Akilles and street photography courage

I think I have started to understand some (more) things about me myself and I and street photography. Like, oh my, I have a lot to learn and practice. Like where to walk and begin when you hit the streets. I thought warming up and slowly getting closer in a kind of stealth mode was a good idea. Focusing more on objects and open space where people may “happen” to get caught.

Like when I first started some months ago and was shooting pigeons to feel more comfortable with my camera surrounded in crowds of people.

But not. This strategy doesn’t work anymore. This workaround is definitely only slowing me down and makes me think too much. What I think I need is chock treatment and just start shooting and don’t reflect a shit. I’m too worried about others reaction. Not worried as in worried what they may think about me stealing their face.

My worries are their feelings that I may cause them to feel when I point my camera at them. I don’t want to feel responsible for eventually making other feel uncomfortable. My own mood and comfort I just care less about. I actually think I would handle an upset reaction without big issues. I think I suffer from to much compassion, but not in a logical sense.

So I really need to work on this habit that occupies my mind and instinctively makes me avoid what I’m supposed to do. I mean, whats the meaning of street photography if you instinctively try to avoid the situation. Compassion is basically nothing but a really good quality, but to much only cause problems with yourself and of no practical use, for anyone.

Beginning too safe and gently is a delusion that only feeds and strengthen this behaviour. What I need is the complete opposite, a slightly knockout. Something that makes me stunned and then wakes me up less careful to take the fight.

Fall seven times, rise eight.

This is my first serious and only assignment I hereby need to work at and to conquer. That includes to make loads of shitty photos and don’t care about what I shoot. Just shoot and shut up to get in touch with my photographic ego and behave instinctively instead of hesitating and stop feeling others imaginary feelings.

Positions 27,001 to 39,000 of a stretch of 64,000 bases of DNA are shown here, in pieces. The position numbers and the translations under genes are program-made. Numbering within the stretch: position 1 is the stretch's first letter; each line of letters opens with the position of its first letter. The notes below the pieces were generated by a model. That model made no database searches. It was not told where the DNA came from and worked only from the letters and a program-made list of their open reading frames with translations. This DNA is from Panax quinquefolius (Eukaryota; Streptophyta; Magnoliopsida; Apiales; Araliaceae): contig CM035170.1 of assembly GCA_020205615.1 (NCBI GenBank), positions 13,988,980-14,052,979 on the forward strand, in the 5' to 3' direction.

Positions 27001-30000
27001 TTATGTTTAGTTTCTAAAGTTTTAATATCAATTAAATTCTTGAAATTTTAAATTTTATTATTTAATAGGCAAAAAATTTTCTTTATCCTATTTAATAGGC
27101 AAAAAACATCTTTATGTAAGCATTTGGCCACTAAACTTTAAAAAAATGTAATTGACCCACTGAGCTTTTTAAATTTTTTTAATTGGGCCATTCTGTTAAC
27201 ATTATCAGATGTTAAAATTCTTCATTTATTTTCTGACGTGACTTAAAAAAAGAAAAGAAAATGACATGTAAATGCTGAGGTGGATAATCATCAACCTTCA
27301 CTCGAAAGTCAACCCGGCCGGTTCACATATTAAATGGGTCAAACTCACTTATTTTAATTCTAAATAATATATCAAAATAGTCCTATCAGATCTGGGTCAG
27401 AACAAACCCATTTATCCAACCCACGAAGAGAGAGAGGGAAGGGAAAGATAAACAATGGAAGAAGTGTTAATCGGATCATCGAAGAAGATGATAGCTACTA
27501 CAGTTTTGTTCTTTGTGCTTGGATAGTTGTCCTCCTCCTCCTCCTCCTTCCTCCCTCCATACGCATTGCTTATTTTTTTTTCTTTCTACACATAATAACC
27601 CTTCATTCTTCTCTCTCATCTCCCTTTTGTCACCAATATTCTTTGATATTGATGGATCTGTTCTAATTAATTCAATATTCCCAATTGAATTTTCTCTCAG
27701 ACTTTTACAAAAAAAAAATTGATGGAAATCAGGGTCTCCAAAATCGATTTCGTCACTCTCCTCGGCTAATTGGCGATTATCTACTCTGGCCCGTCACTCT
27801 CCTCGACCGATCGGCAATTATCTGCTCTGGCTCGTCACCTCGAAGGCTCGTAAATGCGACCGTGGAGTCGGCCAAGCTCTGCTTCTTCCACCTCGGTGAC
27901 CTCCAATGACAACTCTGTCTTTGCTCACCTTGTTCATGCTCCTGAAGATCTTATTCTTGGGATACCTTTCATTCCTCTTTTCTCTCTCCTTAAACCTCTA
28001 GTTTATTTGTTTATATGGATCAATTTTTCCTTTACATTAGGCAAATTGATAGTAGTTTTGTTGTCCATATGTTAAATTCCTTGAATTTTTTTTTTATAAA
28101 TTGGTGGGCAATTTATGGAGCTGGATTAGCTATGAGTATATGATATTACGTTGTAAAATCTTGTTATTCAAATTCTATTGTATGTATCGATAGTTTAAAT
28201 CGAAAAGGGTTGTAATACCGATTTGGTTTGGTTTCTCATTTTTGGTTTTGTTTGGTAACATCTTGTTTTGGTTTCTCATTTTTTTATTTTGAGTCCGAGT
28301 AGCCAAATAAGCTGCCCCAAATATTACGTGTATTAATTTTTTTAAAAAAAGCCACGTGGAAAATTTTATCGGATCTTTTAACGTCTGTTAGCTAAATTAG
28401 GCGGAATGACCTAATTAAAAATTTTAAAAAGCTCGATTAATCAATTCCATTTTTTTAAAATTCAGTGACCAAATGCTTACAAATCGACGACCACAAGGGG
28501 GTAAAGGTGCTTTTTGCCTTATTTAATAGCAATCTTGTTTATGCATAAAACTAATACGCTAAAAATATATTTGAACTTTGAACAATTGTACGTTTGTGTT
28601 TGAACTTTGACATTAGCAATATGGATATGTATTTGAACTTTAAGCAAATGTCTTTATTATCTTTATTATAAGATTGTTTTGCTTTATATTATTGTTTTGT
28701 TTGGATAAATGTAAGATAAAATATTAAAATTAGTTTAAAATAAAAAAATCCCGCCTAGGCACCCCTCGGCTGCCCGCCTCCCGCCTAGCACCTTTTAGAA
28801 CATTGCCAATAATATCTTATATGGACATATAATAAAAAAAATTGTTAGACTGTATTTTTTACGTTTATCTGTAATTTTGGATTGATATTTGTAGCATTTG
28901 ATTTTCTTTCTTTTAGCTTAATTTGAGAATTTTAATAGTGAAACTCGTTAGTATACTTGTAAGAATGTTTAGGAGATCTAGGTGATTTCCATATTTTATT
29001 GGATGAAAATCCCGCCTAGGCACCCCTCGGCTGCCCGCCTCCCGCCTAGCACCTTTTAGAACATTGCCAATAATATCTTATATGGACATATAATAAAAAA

Today I was really pissed at myself and my inability to achieve anything of interest. For an hour or so I just walked around like a lost fool. Happily I was able to put myself together fairly enough after a while. And enough to actually capture some nice shots that made me satisfied. I’m not welcome home before at least a couple of decent shots.

Even if I know that most people won’t bite, either with their eyes, mouth or probably never physical. I hesitate just because of this vanishing small insignificant role this split second of a lifetime plays. People are interacting with feelings all the time, this is nothing but one of millions of interplay between humans that occurs every day, just by seeing each other.

So shut up and shoot. There’s nothing to be afraid of but yourself (myself – I’m talking to my self here. But feel free to feel the same).

I actually had one accidental full confrontation today. And it ended very nice. A woman that was taking a photo of her dog and both was looking at the phone in between them. Of course I just missed the moment in a blink of an eye. And in that same second she saw me and turned around. It went a photo of that instead. A nice shot in another way. I felt guilty and needed to explain myself, and said that they looked so nice together in this moment that I just had to make a photo of it. But she didn’t knew that I just missed it.

She smiled and just said ok without any trace of unpleasant feelings about that, rather satisfied by my attention. Afterwards I regret that I didn’t asked for permission to make new shot of what I actually wanted to catch. But I just got so pleasantly surprised that I never thought about it. I really needed this opening. So I say thank you destiny for this nice moment.

This also proves the extended quality and deeper meaning and aspects of street photography. That street photography is, or can be so much more than just taking photos of people – the actual meeting. Eye contact, body language, face expressions, comments, questions. What scares you most may actually be what enlighten you most. Probably sometimes more than the making of the photo itself. I need to learn and understand that.

Life is full of possibilities just waiting to be done.


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